These are the parameters of the screen or the output color profile for which we need to remap the white, grey and black levels at the output of the logarithmic shaper. 99 % of the cases, these parameters should remain untouched.

The middle grey value should never be touched if your output/display profile is a standard RGB profile where the grey is defined as 18 %.

The output power factor is the gamma of your screen or the gamma set in your ICC output profile. Unless you use ProphotoRGB (gamma = 1.8) or linear spaces (gamma = 1.0), you should not change that parameter.

The output grey target to remap the logarithmic grey point is computed as follow: $\text{output grey}^{\frac{1}{\text{gamma}}}$.

The white and black luminance should always stay as is, unless you want a “retro” faded look with raised blacks and dampened whites.

Known issues

In noisy pictures, or in pictures that suffer from poor demosaicing (RAW from X-trans sensors), the black level will often be detected at -16 EV (minimum of the range). You need to correct that manually to obtain realistic values.

When the dynamic range is really off-center (e.g. white at +2 EV and black at -13 EV), the filmic S curve can have a really hard time building a proper S curve. To do so, you can either decrease the grey level to increase the white exposure (which can work well in landscape photography, but might make skin tones too bright) or use the black level from the exposure module to slide the RGB values to the right (negative values in the black slider).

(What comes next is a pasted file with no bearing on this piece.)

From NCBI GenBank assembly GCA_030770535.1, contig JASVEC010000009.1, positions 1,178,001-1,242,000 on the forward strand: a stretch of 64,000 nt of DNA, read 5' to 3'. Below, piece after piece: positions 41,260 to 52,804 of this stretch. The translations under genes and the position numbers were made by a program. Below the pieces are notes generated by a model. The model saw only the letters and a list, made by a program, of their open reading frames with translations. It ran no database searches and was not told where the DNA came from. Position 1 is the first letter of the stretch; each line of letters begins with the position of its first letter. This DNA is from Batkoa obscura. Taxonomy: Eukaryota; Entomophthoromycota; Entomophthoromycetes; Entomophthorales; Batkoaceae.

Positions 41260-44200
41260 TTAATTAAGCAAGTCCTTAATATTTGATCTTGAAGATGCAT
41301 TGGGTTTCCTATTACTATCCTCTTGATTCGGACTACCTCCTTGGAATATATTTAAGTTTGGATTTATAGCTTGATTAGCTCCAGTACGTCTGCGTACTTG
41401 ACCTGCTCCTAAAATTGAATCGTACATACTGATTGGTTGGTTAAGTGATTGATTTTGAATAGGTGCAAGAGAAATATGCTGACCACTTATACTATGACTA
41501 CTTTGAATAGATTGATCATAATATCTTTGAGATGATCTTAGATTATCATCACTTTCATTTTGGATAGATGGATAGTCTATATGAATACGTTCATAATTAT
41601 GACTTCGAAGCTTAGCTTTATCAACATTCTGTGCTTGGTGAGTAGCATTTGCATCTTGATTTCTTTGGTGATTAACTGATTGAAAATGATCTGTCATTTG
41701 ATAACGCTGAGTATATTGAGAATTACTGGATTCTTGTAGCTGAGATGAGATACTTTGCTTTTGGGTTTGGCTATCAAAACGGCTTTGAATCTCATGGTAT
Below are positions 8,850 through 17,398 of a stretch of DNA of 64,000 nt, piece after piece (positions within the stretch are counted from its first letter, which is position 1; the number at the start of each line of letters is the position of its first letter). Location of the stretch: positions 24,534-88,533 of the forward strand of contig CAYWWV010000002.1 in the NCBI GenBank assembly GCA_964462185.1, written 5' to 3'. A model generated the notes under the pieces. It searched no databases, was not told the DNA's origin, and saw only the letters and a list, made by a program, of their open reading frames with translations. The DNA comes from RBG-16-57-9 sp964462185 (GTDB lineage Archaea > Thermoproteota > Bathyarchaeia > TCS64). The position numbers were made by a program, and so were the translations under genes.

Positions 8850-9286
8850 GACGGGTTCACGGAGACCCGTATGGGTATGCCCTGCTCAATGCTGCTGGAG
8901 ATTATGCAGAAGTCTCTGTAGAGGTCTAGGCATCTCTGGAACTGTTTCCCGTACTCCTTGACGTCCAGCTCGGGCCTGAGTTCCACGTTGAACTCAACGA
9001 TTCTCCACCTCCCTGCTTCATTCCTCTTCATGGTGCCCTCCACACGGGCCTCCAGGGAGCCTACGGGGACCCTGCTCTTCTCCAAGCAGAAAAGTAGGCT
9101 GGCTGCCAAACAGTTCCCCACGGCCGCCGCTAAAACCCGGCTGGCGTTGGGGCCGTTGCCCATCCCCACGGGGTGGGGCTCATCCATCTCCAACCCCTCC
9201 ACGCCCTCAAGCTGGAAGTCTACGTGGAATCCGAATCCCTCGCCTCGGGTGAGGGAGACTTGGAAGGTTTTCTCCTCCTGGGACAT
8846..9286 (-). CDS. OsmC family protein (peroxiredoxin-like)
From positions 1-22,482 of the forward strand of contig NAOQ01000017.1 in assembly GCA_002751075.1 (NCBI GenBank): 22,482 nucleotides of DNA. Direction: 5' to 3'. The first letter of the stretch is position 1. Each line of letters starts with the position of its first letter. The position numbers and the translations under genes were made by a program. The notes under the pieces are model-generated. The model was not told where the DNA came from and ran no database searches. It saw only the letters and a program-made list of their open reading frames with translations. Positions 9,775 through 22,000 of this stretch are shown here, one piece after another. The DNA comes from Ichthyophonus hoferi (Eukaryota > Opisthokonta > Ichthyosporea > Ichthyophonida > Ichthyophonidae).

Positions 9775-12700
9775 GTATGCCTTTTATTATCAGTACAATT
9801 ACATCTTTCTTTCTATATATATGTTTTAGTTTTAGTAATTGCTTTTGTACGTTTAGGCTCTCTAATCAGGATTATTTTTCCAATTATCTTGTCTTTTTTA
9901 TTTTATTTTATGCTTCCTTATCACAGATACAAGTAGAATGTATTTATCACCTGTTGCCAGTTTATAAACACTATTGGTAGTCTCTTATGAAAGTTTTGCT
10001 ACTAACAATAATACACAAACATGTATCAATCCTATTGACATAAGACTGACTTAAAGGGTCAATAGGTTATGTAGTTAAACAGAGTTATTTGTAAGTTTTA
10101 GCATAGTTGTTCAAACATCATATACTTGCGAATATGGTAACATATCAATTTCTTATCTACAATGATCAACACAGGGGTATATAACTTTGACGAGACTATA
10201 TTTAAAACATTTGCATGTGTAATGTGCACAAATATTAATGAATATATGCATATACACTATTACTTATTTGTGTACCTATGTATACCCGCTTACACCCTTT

When the dynamic range is not more or less zero-centered, and the black exposure is very far from the white, the curve doesn’t look like an “S” but might hit the ground or the ceiling of the graph closer to the middle than expected.

In some setups, some settings (mostly contrast and latitude) will have fulcrum values where the aspect of the curves differs strongly between two very close setting values. This is because some settings put nodes in bad places (< 0, for example), so the faulty nodes are removed and then the interpolations of the curves change.

Further editings

Any global tonemapping has its limits. To overcome the most difficult cases, it is advised to use the exposure module with parametric masks, in order to selectively push or pull the exposure in bright and dark areas (the same way as a dodge & burn), and feather the masks contours with the new guided-filter feature. This will essentially achieve the same goal as the shadows/highlights module with more latitude available, in camera RGB, and with a better feathering that the gaussian or bilateral blurs used in shadows/highlights.